Please Note: This article is written for users of the following Microsoft Word versions: 97, 2000, 2002, and 2003. If you are using a later version (Word 2007 or later), this tip may not work for you. For a version of this tip written specifically for later versions of Word, click here: Letters and Numbers in Page Numbers.
by Allen Wyatt
(last updated July 27, 2013)
In many documents you may have a need to number your pages with a section number as a preface. For instance, you may want them numbered as A-1, A-2, A-3, etc. Exactly how you do this depends on how you have your documents set up. For instance, if each "section" is actually a different document file, then you simply need to set your page numbers this way:
If all the sections of your manuscript are in a single document file, just make sure you have a real section break between each of your sections. You can then set up your page numbers this way:
Figure 1. The Field dialog box.
WordTips is your source for cost-effective Microsoft Word training. (Microsoft Word is the most popular word processing software in the world.) This tip (603) applies to Microsoft Word 97, 2000, 2002, and 2003. You can find a version of this tip for the ribbon interface of Word (Word 2007 and later) here: Letters and Numbers in Page Numbers.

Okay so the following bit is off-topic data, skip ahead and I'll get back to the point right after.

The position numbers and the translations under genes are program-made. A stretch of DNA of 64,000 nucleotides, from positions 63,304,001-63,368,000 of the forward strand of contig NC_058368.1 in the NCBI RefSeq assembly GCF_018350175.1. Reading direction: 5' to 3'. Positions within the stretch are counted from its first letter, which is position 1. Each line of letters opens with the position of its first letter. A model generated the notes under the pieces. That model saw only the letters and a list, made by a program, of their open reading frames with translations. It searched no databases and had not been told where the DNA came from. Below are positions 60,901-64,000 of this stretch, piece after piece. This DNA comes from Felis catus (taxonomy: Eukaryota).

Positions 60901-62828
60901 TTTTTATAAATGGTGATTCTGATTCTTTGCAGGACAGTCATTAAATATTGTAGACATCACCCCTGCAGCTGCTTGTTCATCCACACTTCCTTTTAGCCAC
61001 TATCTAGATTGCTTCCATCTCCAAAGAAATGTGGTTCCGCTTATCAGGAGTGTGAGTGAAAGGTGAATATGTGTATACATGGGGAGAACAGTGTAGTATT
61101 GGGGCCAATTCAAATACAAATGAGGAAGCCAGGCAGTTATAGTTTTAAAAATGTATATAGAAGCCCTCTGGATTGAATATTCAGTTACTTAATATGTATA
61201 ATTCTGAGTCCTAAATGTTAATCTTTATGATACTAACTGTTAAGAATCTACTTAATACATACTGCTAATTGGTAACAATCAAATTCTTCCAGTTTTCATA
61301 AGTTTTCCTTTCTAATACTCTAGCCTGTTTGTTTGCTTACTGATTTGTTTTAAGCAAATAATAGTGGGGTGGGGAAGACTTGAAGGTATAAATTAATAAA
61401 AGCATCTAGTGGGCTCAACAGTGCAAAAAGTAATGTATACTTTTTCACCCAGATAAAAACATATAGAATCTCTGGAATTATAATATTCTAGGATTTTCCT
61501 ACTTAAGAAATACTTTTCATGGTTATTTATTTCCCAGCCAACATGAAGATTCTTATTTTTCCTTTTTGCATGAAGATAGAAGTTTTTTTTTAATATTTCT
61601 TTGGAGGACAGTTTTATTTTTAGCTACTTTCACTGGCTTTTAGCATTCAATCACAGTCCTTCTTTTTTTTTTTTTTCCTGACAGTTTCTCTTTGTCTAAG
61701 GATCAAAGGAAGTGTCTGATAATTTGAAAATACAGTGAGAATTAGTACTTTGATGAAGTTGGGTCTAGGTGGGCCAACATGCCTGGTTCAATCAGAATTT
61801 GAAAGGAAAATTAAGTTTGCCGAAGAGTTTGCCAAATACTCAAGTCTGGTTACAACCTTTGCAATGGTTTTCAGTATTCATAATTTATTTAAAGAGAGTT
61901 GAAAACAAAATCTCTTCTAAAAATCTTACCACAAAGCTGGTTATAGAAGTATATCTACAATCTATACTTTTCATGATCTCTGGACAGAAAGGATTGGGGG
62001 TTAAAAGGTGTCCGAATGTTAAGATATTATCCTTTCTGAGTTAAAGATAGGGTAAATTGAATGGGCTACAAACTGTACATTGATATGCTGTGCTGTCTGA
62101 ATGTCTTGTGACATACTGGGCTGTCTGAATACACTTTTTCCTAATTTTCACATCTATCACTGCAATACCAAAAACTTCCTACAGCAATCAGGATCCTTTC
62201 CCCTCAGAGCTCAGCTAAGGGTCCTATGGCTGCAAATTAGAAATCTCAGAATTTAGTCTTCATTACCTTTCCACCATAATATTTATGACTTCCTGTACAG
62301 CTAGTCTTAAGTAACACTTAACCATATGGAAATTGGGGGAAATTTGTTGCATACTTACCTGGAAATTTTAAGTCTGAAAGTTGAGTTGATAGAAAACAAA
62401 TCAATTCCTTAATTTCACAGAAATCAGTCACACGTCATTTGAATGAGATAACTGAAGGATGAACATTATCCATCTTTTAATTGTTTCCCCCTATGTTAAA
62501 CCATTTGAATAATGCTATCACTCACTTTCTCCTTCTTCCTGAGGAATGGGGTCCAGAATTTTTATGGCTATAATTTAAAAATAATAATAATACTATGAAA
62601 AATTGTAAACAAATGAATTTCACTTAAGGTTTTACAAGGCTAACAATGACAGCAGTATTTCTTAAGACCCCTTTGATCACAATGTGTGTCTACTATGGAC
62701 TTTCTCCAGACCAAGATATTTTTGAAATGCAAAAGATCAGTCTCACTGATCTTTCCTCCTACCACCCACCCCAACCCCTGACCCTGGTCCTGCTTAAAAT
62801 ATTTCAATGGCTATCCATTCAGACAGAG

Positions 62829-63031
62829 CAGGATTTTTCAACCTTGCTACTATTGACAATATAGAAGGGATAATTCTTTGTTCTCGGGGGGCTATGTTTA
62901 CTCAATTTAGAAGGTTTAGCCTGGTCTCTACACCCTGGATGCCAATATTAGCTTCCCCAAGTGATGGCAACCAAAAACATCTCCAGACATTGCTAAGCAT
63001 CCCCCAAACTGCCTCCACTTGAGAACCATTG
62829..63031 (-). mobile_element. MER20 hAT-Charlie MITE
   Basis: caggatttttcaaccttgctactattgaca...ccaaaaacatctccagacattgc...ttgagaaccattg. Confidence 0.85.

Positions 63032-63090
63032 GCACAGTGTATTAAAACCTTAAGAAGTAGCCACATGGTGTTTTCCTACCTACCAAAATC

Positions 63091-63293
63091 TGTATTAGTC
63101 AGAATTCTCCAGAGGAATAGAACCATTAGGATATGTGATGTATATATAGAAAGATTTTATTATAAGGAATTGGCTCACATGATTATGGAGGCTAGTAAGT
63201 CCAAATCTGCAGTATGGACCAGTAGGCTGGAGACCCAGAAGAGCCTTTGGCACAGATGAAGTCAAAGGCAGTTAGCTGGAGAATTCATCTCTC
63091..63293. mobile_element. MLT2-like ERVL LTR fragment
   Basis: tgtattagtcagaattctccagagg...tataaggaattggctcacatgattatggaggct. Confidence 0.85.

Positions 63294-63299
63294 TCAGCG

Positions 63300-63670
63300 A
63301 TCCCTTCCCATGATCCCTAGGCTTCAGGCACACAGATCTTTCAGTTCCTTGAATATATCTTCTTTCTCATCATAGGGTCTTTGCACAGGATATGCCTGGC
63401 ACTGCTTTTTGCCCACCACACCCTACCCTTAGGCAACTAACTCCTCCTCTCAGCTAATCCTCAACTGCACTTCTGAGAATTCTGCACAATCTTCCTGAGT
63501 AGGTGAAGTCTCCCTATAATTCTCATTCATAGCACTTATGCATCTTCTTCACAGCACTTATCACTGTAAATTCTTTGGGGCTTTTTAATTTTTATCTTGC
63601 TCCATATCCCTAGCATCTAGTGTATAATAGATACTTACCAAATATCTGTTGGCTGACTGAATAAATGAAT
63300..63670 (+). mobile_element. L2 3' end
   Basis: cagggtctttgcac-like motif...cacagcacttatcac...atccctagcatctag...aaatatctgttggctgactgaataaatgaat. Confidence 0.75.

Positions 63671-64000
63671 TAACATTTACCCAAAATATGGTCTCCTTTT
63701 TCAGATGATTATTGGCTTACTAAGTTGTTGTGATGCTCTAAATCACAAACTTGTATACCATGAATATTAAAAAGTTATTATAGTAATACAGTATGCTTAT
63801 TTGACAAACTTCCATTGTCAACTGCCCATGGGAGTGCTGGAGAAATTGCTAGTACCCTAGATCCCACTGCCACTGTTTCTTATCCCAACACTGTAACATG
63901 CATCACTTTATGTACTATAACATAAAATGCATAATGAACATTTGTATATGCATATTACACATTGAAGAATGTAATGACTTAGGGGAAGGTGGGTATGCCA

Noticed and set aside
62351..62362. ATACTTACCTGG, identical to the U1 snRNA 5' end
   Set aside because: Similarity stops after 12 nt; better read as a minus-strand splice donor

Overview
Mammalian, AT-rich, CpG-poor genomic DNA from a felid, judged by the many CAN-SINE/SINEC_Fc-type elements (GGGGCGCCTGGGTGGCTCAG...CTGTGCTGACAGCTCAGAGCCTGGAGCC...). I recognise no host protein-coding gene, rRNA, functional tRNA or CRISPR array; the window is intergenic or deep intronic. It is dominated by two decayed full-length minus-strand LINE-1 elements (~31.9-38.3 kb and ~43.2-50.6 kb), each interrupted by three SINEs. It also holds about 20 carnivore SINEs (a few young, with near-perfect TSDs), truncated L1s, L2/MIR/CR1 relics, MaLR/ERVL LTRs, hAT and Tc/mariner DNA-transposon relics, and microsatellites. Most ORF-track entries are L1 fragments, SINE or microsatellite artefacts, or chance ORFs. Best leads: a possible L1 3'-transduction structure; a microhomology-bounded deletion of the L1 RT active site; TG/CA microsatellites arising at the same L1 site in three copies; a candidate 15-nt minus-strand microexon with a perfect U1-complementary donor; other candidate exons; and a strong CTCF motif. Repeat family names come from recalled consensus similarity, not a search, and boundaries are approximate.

Do More in Less Time! Are you ready to harness the full power of Word 2013 to create professional documents? In this comprehensive guide you'll learn the skills and techniques for efficiently building the documents you need for your professional and your personal life. Check out Word 2013 In Depth today!
Printed sign-in sheets are a staple at many meetings and seminars. Word can create them lickety-split just by using a few ...Discover More
When settling on an overall design for your document, you need to decide how you want your headings to appear. If you want ...Discover More
Want to know exactly how far something on the ruler is from the left and right margins of your document? It's easy to figure ...Discover More
FREE SERVICE: Get tips like this every week in WordTips, a free productivity newsletter. Enter your address and click "Subscribe."